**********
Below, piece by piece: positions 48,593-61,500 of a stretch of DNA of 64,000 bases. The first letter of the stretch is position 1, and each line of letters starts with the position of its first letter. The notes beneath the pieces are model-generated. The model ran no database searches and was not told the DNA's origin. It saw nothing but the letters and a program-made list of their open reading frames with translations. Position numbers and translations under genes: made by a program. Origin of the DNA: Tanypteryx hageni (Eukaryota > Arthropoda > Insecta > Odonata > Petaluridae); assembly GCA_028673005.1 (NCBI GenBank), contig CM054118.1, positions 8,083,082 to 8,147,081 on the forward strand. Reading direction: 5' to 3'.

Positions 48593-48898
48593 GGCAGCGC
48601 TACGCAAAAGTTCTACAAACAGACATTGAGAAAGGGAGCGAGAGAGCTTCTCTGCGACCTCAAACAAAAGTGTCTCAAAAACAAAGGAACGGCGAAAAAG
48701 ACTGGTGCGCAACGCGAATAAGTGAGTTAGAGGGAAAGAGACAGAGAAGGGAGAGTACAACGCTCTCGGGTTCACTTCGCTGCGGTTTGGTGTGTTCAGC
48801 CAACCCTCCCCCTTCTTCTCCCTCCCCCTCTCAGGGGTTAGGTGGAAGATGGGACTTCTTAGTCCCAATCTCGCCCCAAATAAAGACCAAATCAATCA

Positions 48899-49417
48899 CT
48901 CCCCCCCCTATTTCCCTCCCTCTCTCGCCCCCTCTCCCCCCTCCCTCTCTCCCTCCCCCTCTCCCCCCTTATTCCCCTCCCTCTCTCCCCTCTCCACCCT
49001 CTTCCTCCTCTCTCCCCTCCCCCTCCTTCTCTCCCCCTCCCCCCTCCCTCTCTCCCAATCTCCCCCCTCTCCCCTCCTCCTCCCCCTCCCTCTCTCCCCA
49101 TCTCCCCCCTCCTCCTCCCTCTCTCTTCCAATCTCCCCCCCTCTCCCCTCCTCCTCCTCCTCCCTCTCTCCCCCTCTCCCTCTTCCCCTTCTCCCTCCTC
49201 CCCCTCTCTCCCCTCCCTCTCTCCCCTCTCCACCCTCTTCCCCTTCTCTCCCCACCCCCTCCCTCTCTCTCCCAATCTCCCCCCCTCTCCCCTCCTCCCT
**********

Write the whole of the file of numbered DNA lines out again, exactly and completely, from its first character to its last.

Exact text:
Below, piece by piece: positions 48,593-61,500 of a stretch of DNA of 64,000 bases. The first letter of the stretch is position 1, and each line of letters starts with the position of its first letter. The notes beneath the pieces are model-generated. The model ran no database searches and was not told the DNA's origin. It saw nothing but the letters and a program-made list of their open reading frames with translations. Position numbers and translations under genes: made by a program. Origin of the DNA: Tanypteryx hageni (Eukaryota > Arthropoda > Insecta > Odonata > Petaluridae); assembly GCA_028673005.1 (NCBI GenBank), contig CM054118.1, positions 8,083,082 to 8,147,081 on the forward strand. Reading direction: 5' to 3'.

Positions 48593-48898
48593 GGCAGCGC
48601 TACGCAAAAGTTCTACAAACAGACATTGAGAAAGGGAGCGAGAGAGCTTCTCTGCGACCTCAAACAAAAGTGTCTCAAAAACAAAGGAACGGCGAAAAAG
48701 ACTGGTGCGCAACGCGAATAAGTGAGTTAGAGGGAAAGAGACAGAGAAGGGAGAGTACAACGCTCTCGGGTTCACTTCGCTGCGGTTTGGTGTGTTCAGC
48801 CAACCCTCCCCCTTCTTCTCCCTCCCCCTCTCAGGGGTTAGGTGGAAGATGGGACTTCTTAGTCCCAATCTCGCCCCAAATAAAGACCAAATCAATCA

Positions 48899-49417
48899 CT
48901 CCCCCCCCTATTTCCCTCCCTCTCTCGCCCCCTCTCCCCCCTCCCTCTCTCCCTCCCCCTCTCCCCCCTTATTCCCCTCCCTCTCTCCCCTCTCCACCCT
49001 CTTCCTCCTCTCTCCCCTCCCCCTCCTTCTCTCCCCCTCCCCCCTCCCTCTCTCCCAATCTCCCCCCTCTCCCCTCCTCCTCCCCCTCCCTCTCTCCCCA
49101 TCTCCCCCCTCCTCCTCCCTCTCTCTTCCAATCTCCCCCCCTCTCCCCTCCTCCTCCTCCTCCCTCTCTCCCCCTCTCCCTCTTCCCCTTCTCCCTCCTC
49201 CCCCTCTCTCCCCTCCCTCTCTCCCCTCTCCACCCTCTTCCCCTTCTCTCCCCACCCCCTCCCTCTCTCTCCCAATCTCCCCCCCTCTCCCCTCCTCCCT